Harris v. United States,
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382 U.S. 162 (1965)
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U.S. Supreme Court
Harris v. United States, 382 U.S. 162 (1965)
Harris v. United States
Argued October 11-12, 1965
Decided December 6, 1965
382 U.S. 162
Petitioner, a grand jury witness, refused on self-incrimination grounds to answer certain questions. He and the grand jury were brought before the District Judge, who advised petitioner that he would receive immunity from prosecution and ordered him to answer the questions before the grand jury, but petitioner refused again. He was brought before the court again and sworn, and once more refused to answer on the ground of privilege. The District Judge thereupon adjudged petitioner guilty of criminal contempt and imposed a prison sentence under Rule 42(a) of the Rules of Criminal Procedure, which provides for summary punishment for criminal contempt committed in the court's presence.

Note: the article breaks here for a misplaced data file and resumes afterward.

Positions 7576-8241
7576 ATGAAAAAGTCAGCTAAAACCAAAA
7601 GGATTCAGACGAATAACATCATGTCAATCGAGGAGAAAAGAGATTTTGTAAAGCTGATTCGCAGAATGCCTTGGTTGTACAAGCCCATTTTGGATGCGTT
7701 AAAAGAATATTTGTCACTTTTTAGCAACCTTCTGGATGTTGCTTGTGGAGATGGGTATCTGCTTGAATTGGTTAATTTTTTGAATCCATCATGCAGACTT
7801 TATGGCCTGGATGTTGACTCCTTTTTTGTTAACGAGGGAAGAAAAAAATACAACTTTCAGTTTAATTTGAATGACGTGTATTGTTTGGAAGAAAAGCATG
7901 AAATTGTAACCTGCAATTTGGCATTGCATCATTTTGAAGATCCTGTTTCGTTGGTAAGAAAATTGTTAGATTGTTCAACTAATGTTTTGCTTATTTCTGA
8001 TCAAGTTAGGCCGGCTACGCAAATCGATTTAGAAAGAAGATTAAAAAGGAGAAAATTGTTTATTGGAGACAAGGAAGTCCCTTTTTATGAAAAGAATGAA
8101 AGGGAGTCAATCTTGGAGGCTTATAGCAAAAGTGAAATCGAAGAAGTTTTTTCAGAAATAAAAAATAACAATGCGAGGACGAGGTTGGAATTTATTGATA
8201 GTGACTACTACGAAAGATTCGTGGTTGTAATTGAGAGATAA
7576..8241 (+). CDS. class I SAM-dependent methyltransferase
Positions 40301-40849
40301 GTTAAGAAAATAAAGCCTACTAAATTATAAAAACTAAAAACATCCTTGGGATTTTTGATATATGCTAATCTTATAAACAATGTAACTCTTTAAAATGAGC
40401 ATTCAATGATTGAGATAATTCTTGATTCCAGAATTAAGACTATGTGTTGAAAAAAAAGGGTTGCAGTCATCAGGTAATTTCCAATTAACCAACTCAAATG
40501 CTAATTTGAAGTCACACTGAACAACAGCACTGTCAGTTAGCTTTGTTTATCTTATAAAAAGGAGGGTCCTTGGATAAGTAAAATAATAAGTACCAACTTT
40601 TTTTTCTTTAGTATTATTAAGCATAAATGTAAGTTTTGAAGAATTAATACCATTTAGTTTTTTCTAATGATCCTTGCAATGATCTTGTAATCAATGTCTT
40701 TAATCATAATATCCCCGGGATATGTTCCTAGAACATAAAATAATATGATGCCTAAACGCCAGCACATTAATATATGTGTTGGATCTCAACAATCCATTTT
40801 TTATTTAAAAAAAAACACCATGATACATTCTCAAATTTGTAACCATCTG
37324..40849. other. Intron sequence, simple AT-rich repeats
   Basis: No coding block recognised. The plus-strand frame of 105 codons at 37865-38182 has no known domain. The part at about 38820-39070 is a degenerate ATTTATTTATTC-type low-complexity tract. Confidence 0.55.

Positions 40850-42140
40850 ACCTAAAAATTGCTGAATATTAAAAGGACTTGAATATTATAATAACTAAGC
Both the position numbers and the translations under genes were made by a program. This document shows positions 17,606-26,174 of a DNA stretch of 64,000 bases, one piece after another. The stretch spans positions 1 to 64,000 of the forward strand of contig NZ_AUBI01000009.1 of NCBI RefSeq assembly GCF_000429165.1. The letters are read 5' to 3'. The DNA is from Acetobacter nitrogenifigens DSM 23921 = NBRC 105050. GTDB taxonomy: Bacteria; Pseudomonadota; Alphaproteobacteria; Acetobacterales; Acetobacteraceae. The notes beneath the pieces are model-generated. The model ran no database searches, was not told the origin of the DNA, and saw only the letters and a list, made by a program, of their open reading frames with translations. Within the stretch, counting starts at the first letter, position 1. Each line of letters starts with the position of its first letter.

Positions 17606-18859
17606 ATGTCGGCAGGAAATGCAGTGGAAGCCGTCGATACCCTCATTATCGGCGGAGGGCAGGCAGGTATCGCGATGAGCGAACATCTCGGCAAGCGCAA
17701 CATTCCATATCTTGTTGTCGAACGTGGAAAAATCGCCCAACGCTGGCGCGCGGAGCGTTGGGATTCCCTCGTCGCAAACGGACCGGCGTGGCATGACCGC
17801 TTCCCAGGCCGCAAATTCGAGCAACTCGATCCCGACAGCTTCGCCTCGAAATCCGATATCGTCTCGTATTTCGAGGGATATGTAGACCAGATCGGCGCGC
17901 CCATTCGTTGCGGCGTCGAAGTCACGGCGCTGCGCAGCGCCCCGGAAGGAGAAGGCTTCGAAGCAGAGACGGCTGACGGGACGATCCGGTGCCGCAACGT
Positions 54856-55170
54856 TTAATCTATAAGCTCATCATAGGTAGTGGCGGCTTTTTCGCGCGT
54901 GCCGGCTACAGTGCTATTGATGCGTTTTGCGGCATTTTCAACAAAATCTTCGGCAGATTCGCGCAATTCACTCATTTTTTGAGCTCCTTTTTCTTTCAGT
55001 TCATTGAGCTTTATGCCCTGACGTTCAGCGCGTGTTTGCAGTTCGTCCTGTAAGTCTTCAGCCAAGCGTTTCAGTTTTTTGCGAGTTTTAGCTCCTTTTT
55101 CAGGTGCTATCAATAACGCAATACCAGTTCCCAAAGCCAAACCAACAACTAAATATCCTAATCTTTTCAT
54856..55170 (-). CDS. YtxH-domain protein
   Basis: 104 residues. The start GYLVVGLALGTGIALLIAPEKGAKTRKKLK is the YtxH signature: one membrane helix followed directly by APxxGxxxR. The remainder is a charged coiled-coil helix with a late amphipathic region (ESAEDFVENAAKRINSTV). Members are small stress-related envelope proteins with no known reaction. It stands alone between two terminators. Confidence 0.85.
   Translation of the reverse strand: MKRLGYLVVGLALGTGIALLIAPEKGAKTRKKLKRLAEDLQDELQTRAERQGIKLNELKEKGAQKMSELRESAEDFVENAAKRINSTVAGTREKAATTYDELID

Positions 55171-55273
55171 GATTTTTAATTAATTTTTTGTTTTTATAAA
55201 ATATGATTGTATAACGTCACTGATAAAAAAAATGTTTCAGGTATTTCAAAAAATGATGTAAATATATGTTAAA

1. Summary punishment of criminal contempt under Rule 42(a) is reserved for such acts of misconduct in the court's presence as threatening the judge or obstructing court proceedings and other exceptional circumstances requiring prompt vindication of the court's dignity and authority. P. 382 U. S. 164.
2. A refusal to testify, such as the one here, not involving a serious threat to orderly procedure, is punishable only after notice and hearing, as provided by Rule 42(b). Brown v. United States, 359 U. S. 41, overruled. Pp. 382 U. S. 164-167.
334 F.2d 460 reversed and remanded.